Lecture | February 23 | 5-6:30 p.m. | Alumni House, Toll Room
Professor Leonard van der Kuijp, Harvard University
Although fairly long in coming, the Christian calendar began with the year in which Jesus was allegedly born. And Dionysius Exiguus (6thc.) was the first to introduce the notion of A[nno]D[omini], the birth year of the Christ. Famously, the British monk Bede (672‑735) went so far as to deduce in his De temporum ratione of 725, an elaboration of his earlier Liber de temporibus of 703, that 3,952 years had passed from creation to Jesus' birth. For good measure he also recalculated the date of Easter. Perhaps more notoriously, in 1650, Archbishop James Ussher (1581‑1656) calculated that the world had come into being on October 23, 4004 BCE! The great Jewish intellectual Moses Maimonides (1135‑1204) worked with the year of the creation of the world, the Aera Mundi, as his starting point. In his opinion, the world's creation fell on the first of the seventh lunar month [September 7], 3760 BCE, and he used this calculation to date his 1166‑78 treatise, the Sanctification of the New Moon.
The Buddhists were not so much concerned with the creation of the world for them it was not as they generally were with the year in which the Buddha entered nirvana, the year in which he passed away. As yet unpublished and titled Elimination of Errors in Computation 1442 or 1443, Gö Lotsawa Zhönupel's (1392‑1481) polemical work on chronology and computation is a crucially important source for our understanding of the different ways in which the calendars and the various calculations of the passage of time in general developed in Tibet. It is also especially significant for the insights it provides into the numerous attempts that had been made in Tibetan intellectual circles to calculate the chronology of the life of the Buddha and the year of his passing. My talk will focus on this aspect of Gö Lotsawa's work and its place in Tibetan intellectual history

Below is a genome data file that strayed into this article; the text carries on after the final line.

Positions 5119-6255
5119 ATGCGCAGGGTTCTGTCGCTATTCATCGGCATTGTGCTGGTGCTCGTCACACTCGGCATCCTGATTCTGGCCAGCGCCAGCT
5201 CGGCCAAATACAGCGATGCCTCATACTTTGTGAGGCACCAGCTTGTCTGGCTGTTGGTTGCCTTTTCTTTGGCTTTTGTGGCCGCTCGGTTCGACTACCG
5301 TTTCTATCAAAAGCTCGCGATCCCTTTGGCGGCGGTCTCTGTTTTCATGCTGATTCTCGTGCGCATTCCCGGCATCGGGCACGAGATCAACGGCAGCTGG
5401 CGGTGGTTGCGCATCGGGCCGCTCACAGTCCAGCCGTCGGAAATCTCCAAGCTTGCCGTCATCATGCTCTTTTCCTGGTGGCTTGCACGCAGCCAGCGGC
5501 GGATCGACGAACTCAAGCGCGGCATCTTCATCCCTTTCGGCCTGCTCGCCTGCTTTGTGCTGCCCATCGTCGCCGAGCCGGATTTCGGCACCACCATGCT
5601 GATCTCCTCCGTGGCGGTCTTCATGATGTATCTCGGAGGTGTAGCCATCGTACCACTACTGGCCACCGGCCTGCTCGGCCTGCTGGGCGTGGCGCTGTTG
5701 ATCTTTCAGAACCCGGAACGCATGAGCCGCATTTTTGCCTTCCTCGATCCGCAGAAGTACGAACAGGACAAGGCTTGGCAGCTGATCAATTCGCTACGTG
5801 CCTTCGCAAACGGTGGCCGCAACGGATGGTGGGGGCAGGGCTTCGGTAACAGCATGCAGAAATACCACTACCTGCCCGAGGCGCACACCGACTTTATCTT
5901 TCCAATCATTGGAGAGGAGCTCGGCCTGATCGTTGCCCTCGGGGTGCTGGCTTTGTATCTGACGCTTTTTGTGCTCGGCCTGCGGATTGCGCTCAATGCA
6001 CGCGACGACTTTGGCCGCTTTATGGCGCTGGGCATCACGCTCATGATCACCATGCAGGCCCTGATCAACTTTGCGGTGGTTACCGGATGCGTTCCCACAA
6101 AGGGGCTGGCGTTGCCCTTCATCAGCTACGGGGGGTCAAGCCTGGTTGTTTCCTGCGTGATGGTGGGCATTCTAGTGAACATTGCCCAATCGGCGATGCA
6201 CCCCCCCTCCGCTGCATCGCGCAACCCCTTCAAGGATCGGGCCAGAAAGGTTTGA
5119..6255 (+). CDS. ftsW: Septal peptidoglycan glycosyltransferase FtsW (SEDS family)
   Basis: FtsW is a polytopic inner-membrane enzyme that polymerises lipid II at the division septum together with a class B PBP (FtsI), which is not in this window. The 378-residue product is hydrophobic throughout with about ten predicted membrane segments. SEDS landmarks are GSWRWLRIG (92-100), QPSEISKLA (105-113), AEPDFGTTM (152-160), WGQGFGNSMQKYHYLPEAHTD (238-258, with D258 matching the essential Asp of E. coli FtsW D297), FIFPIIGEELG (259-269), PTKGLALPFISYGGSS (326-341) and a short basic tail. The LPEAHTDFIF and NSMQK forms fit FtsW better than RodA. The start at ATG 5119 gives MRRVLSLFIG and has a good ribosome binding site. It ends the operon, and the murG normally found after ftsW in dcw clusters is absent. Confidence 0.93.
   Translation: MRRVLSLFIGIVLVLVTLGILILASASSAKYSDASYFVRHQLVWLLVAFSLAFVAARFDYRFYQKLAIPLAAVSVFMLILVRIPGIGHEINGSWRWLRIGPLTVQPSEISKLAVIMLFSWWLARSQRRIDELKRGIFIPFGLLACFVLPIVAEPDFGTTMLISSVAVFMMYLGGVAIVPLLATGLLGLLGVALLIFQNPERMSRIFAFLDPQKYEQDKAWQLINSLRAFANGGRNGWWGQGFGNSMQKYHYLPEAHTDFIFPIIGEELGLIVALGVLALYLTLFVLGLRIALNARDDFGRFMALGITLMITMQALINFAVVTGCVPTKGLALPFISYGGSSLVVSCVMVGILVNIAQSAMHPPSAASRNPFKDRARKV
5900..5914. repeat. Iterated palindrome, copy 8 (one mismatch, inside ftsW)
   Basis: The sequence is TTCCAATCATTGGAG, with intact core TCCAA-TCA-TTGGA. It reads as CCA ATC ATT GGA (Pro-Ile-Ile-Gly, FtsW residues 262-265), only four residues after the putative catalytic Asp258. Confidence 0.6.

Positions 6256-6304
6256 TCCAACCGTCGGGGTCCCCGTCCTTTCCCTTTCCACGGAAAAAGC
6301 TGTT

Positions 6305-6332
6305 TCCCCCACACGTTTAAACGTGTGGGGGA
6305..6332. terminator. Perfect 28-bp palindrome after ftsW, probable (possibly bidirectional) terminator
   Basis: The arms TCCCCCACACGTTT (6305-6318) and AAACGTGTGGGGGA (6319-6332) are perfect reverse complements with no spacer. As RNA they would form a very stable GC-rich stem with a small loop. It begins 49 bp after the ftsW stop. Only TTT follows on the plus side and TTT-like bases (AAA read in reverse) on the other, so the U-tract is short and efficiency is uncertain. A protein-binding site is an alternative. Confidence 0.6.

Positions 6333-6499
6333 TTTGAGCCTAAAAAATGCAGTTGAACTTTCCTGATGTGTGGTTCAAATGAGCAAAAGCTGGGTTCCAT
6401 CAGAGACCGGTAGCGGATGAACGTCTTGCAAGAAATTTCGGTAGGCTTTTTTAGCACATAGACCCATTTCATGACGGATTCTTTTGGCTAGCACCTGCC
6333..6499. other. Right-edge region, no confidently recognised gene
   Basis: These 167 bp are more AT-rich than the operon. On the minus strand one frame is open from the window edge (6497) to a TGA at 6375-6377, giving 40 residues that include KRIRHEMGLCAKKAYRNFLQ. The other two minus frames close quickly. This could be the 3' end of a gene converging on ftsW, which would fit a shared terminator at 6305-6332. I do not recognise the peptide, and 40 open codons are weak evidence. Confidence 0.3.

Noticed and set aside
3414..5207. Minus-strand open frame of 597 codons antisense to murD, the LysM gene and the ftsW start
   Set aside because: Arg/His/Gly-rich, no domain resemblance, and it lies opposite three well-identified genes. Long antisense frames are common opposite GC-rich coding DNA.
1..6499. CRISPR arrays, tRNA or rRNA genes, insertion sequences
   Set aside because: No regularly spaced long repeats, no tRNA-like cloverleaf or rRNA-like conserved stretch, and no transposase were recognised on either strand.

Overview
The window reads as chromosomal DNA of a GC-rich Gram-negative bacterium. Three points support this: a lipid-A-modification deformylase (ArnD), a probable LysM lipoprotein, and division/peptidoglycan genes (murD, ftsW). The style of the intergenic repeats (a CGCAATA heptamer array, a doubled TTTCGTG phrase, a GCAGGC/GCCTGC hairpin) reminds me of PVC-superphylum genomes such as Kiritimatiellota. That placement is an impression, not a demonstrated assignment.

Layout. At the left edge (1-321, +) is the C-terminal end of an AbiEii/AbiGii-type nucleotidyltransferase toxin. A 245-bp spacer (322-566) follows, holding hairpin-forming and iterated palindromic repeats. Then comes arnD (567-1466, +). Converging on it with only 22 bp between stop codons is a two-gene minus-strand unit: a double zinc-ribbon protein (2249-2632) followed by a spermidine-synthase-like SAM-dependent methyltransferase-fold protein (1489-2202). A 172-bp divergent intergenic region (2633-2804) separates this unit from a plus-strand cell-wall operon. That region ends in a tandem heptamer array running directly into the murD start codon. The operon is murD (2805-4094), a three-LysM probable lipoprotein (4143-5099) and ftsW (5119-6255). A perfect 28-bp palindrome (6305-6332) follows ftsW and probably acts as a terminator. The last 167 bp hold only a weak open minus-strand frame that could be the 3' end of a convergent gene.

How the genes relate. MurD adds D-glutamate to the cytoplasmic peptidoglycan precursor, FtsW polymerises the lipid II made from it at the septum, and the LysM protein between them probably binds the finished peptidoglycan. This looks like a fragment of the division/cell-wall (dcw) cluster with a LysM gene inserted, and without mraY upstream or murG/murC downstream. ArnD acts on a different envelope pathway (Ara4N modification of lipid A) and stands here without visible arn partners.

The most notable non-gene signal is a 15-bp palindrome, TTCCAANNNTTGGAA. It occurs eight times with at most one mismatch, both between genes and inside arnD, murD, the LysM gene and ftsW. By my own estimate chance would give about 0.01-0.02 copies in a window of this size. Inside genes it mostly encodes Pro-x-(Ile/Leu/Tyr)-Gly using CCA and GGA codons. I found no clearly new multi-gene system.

Leonard van der Kuijp is professor of Tibetan and Himalayan Studies and chairs the Committee on Inner Asian and Altaic Studies. Best known for his studies of Buddhist epistemology, he is the author of numerous works on Tibet and Tibetan Buddhism. Recent publications include "An Early Tibetan Survey of Buddhist Literature" (Vol. 64, Harvard Oriental Series, 2008), coauthored with Kurtis R. Schaeffer, and "In Search of Dharma: Indian and Ceylonese Travelers in Fifteenth Century Tibet" (Wisdom, 2009). Van der Kuijps research focuses primarily on the Indo-Tibetan Buddhist thought, Tibetan Buddhist intellectual history, Tibetan Buddhism, and premodern Sino-Tibetan and Tibeto-Mongol political and religious relations